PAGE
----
One of the remarkable dynamics of the past century has been the evolution of Western Europe from the scene of some of humankind’s most destructive wars to a place where now warfare seems almost unthinkable. Stanford University historian James J. Sheehan gives us an explanation of this dramatic change in Where Have All the Soldiers Gone?: The Transformation of Modern Europe. Sheehan presents a carefully articulated, sober account of the exhaustion of European people as a consequence of the unthinkable destruction they visited on themselves–and their ability finally to begin to move decisively away from war as a way of life.
I found Sheehan a bit too benign in his view of American intentions and behaviors in relation to Europe in the post-World War II era. However, this diffidence probably strengthens the persuasiveness of his case for Europe as a rare hopeful example of humanity coming to its senses. The key development, and one that makes a return to militarism highly unlikely, has been the emergence of strictly civilian rule in Western European countries and the consistent marginalization of the military in the political realm. And once this happens, and these nations reap the benefits, it’s difficult to imagine they would turn back.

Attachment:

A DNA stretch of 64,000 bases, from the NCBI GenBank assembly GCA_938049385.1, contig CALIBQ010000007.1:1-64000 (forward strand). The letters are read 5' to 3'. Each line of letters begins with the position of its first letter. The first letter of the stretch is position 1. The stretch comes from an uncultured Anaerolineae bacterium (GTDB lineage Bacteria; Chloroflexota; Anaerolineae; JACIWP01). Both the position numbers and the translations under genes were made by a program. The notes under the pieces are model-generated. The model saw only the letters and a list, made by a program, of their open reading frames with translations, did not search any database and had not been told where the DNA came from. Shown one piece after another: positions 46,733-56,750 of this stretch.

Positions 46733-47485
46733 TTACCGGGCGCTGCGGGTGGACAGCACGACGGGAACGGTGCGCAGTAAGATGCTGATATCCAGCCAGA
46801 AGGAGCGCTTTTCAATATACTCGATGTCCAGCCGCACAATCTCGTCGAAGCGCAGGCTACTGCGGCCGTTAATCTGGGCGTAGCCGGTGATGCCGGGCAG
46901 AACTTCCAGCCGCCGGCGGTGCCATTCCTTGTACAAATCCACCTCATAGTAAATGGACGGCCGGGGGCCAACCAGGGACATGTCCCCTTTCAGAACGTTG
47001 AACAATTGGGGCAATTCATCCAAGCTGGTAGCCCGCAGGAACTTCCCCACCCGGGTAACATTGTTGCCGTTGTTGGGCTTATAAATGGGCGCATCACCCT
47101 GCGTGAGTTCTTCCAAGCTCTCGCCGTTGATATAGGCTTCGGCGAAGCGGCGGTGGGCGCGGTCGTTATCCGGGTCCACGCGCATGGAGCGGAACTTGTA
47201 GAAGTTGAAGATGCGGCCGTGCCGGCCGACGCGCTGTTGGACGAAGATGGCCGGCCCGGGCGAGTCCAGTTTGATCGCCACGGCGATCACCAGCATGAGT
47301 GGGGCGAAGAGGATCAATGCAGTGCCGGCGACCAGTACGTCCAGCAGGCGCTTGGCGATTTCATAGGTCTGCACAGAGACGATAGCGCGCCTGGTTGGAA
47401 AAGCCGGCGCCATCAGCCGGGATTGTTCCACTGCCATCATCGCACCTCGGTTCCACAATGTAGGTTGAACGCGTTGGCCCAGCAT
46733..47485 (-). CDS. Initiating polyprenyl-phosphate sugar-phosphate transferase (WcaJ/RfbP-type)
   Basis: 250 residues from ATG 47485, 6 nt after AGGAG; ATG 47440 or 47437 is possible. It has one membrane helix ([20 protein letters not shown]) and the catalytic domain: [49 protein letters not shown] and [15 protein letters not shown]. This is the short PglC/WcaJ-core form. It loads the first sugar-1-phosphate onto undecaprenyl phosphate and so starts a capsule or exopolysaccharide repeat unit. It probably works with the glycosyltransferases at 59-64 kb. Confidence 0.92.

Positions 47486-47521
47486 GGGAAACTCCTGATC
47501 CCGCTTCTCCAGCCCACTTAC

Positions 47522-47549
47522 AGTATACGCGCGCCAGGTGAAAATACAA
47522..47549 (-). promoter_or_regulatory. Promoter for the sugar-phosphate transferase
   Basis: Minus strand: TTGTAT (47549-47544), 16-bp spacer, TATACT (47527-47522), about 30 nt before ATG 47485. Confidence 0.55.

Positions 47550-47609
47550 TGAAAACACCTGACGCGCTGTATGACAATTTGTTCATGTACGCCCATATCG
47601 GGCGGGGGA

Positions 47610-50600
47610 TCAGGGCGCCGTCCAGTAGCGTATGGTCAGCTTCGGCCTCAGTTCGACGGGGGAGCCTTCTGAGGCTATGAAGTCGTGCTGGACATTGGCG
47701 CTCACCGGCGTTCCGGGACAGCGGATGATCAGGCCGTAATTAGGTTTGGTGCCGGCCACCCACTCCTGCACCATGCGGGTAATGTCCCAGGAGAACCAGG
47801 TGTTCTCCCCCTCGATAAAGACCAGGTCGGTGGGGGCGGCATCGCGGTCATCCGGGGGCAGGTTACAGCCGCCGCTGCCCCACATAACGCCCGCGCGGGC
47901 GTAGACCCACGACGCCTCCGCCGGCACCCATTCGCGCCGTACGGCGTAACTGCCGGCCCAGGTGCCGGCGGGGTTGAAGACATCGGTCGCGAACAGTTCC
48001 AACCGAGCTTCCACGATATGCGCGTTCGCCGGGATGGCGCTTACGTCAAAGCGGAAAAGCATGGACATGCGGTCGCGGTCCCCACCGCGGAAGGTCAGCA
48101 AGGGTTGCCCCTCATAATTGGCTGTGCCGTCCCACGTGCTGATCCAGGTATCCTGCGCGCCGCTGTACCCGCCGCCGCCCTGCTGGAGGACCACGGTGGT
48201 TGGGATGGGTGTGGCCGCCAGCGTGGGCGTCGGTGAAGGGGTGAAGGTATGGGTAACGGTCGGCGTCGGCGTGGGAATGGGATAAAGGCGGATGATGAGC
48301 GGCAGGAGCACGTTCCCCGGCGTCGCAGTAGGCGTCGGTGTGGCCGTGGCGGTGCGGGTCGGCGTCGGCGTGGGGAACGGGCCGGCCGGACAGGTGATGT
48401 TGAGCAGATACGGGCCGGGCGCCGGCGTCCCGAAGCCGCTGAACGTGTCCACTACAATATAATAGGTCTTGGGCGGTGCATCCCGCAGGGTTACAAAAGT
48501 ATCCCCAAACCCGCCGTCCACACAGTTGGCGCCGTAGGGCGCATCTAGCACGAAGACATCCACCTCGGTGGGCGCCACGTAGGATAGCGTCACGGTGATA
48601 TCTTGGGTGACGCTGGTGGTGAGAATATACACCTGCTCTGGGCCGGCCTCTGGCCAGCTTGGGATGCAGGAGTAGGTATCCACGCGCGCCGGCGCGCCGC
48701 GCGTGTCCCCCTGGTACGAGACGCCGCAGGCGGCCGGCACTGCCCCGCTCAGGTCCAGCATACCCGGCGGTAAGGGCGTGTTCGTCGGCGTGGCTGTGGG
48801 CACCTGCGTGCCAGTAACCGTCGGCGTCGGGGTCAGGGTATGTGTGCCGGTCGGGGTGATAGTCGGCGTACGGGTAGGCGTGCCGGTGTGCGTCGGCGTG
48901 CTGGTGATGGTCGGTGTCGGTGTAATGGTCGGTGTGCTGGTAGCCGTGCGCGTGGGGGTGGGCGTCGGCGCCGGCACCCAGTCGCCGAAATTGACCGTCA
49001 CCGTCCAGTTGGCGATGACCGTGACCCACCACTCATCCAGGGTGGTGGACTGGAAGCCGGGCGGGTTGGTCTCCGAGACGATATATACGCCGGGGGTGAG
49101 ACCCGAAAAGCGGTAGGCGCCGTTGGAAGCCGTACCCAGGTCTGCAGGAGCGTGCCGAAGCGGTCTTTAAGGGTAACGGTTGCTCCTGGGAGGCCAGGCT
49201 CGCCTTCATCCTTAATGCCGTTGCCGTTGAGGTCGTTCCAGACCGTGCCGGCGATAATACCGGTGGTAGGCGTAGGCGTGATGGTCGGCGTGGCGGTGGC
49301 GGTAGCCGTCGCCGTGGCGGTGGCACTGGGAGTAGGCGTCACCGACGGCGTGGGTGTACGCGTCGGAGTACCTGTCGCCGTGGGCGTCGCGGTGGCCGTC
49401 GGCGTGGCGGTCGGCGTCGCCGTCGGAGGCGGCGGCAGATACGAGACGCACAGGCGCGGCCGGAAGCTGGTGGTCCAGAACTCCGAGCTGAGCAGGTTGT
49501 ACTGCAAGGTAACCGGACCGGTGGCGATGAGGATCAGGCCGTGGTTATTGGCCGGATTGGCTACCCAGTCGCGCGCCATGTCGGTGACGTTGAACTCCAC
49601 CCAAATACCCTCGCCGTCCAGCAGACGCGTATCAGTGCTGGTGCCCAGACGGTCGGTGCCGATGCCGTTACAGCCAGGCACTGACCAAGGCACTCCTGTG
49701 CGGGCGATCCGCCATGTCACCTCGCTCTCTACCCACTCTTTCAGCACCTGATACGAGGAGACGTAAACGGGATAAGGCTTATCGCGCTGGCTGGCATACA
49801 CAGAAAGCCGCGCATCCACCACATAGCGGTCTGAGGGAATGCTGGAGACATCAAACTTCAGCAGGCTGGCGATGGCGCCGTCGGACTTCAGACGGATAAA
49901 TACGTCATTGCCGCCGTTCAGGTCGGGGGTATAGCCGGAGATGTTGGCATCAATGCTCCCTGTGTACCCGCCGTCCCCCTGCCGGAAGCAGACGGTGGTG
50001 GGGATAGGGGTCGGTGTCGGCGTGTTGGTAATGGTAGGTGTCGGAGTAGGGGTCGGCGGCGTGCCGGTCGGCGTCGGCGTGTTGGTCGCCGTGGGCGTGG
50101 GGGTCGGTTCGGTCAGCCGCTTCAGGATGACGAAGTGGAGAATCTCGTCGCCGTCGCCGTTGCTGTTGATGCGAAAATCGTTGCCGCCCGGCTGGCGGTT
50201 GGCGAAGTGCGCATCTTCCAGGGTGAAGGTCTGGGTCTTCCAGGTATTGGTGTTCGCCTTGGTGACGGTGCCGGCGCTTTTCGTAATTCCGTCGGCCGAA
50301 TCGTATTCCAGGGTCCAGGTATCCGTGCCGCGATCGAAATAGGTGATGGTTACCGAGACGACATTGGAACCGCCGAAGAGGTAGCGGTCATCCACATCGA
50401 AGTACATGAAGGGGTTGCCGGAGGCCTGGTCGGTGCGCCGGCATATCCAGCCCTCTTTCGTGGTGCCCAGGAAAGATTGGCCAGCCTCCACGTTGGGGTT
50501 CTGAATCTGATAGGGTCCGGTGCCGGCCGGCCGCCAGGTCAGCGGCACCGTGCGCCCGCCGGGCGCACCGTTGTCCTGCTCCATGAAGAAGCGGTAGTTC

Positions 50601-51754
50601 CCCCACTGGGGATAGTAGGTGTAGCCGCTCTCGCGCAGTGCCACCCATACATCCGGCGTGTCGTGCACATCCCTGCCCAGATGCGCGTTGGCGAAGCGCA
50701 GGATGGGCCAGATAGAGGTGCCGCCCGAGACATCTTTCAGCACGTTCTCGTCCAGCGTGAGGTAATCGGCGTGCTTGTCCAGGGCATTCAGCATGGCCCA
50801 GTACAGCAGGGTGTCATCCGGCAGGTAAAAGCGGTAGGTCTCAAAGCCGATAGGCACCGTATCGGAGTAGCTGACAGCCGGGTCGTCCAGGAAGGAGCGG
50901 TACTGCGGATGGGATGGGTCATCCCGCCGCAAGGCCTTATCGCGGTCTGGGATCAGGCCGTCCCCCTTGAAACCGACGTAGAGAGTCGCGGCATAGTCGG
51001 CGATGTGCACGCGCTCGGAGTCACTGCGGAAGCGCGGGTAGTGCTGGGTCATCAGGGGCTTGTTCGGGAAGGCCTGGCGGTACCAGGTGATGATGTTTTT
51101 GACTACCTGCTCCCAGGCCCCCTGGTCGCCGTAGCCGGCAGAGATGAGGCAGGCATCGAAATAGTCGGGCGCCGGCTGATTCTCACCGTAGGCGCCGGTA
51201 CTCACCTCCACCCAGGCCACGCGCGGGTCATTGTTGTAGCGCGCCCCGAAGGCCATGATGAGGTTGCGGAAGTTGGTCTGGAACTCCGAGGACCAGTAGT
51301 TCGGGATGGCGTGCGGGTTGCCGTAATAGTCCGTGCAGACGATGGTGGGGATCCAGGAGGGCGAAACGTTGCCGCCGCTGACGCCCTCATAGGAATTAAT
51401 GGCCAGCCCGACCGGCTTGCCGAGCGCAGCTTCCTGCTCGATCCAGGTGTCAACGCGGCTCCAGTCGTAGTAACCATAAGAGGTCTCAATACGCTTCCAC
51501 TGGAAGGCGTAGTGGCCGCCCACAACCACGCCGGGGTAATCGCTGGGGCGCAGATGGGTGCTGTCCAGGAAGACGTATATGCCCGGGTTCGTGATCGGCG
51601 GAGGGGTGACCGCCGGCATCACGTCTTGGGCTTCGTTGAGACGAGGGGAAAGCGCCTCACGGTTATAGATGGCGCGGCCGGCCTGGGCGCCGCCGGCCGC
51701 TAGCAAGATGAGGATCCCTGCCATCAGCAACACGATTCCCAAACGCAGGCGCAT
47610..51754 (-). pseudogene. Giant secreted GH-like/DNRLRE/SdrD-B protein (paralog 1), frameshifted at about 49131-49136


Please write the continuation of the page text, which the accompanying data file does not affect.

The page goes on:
One of the strengths of Sheehan’s book is its brevity. This may mean that many of his arguments are not thoroughly defended, but the clarity of his prose and the focus of the presentation of his main thesis make the book quite accessible and absorbable.